- 1 What does it have?
- 2 Connectors
- 3 How Do I Make a TV-Out Cable?
- 4 Pin functions (mux)
- 5 Power supply
- 6 GPIOs
- 7 UART
- 8 PWM
What does it have?
- TV out
- Stereo line out
- Stereo line in
- The UART lines can also be used as GPIO (six of them) and PWM lines (four of them).
Note that Power Out defaults to 2.8V, while the digital I/O lines work with 1.8V logic. To avoid damaging the Pandora, a level shifter will be required for most applications using these signals.
Just for reference: the Pandora-side of the connector is Tyco 1717312-1, you already have that. 
- Astron, part number 3111014-301-R
- Available from DragonBox for 7 EUR each 
- Tyco Electronics, part number 1717169-2 
- The manufacturer does *not* stock these for engineering samples, and very few vendors carry them
- Community member WizardStan ordered a bunch and sold them for $2 each plus shipping from Canada 
- Community members peca and Nardella designed and manufactured a break-out-board for easier soldering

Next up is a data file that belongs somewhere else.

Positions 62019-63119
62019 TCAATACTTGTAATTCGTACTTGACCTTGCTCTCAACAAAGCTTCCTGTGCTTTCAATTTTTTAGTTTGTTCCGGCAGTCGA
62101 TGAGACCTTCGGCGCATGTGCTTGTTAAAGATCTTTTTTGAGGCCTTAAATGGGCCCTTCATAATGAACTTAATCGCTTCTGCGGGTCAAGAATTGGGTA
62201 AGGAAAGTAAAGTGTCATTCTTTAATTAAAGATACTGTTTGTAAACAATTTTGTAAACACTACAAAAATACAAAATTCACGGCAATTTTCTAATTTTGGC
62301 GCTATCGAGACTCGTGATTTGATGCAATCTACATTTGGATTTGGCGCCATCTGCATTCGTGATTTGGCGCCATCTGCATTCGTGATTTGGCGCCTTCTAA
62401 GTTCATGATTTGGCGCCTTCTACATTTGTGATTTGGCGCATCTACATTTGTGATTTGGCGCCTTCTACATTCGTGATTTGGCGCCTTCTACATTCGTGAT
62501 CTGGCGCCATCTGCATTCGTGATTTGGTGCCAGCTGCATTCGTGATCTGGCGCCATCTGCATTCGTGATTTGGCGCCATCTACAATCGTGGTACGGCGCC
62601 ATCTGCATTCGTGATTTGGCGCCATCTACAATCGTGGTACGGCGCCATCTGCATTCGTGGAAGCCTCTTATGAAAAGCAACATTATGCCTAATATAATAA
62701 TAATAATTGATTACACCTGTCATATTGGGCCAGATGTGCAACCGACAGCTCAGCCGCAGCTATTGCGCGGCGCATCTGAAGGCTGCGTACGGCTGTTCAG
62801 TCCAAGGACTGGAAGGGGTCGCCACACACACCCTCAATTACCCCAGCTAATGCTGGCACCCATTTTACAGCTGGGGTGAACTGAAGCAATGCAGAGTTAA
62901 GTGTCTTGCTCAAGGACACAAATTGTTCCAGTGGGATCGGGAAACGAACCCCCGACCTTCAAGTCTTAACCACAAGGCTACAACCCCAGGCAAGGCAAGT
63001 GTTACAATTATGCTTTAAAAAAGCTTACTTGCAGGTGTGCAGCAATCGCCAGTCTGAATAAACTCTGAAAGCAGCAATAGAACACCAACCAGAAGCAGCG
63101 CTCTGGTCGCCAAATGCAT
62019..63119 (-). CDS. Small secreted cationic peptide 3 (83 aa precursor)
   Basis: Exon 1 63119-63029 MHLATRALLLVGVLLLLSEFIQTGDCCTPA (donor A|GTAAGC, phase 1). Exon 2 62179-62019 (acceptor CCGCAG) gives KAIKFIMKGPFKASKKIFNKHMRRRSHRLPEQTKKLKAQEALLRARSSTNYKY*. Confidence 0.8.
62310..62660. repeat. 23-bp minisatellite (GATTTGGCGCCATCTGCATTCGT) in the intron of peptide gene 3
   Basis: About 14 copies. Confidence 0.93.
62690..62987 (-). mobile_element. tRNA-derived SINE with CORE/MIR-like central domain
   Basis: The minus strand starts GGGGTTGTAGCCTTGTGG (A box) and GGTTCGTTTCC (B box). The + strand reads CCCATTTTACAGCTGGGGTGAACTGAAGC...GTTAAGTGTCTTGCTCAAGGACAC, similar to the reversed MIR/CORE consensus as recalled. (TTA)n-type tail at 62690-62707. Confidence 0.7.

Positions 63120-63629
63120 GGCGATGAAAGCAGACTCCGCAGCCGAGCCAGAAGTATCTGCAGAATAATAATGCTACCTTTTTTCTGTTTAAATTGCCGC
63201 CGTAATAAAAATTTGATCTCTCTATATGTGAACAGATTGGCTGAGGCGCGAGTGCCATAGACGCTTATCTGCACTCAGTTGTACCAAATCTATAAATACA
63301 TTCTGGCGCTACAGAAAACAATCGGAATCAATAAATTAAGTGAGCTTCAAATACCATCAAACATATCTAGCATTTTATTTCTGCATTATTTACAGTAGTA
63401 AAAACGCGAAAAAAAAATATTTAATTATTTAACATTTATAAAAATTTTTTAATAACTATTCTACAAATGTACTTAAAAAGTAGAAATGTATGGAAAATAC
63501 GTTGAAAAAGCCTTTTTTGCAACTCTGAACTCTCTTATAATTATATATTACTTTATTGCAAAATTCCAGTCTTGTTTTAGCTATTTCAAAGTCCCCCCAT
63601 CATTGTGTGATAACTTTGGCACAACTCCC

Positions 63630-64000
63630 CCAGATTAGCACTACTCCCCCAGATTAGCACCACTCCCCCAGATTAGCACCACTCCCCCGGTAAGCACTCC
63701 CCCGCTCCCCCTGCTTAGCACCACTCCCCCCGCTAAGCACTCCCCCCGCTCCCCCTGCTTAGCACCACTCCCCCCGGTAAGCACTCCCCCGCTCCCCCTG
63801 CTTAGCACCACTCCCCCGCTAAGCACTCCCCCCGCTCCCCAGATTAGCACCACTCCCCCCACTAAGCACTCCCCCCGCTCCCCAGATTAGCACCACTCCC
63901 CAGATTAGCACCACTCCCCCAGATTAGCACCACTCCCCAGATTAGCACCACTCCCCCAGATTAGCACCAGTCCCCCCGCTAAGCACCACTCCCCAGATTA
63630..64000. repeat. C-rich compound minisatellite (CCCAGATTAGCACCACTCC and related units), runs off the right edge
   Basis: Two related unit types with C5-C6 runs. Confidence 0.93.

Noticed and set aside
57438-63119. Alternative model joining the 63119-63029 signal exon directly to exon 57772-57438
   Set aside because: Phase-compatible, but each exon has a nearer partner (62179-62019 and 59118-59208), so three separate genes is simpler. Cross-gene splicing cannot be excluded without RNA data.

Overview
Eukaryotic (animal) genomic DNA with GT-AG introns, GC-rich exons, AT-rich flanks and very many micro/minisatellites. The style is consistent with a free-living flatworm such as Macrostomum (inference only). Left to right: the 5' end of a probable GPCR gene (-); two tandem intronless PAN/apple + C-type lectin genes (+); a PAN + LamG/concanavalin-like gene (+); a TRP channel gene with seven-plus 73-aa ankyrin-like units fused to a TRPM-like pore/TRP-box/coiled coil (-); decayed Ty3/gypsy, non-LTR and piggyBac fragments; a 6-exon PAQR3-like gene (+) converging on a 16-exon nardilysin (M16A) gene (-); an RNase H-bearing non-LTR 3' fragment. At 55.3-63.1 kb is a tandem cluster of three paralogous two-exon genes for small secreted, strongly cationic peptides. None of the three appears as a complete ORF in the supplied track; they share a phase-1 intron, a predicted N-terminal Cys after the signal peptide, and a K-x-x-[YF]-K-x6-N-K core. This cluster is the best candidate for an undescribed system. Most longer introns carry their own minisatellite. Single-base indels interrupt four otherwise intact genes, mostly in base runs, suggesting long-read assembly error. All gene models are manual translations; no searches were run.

How Do I Make a TV-Out Cable?
- There are some useful tips in the EXT Connectors thread.
- A guide explaining one way of creating the video cables can be found here
- MarkoeZ Has written a blog post about it here
Pin functions (mux)
By default the UART2 pins are set up as GPIOs, and UART3 is set up as an UART. The following describes how to change pin functions under a 3.2 kernel.
mkdir /debug mount -t debugfs none /debug
In the /debug/omap_mux directory which appears, the files relevant to the EXT connector are uart2_cts, uart2_rts, uart2_rx, uart2_tx, uart3_rx_irrx, uart3_tx_irtx. They are mapped to the pad configuration registers. Reading one of these files reports the current configuration of the pin. Writing the appropriate pattern to the file changes the configuration of the pin.
Pad Configuration Register
As described in OMAP35x Technical Reference Manual (Rev. Y), section 7.4.4 
|8||INPUTENABLE||0: output only. 1: bidirectional.|
|4||PULLTYPESELECT||0: pull-down. 1: pull-up.|
|3||PULLUDENABLE||0: pull not active. 1: pull active when pin direction is configured as input.|
|2,1,0||MUXMODE||See table below.|
|Mode 0||Mode 1||Mode 2||Mode 3||Mode 4||Mode 5||Mode 6||Mode 7|
Example of changing UART2_RTS from GPIO to UART mode :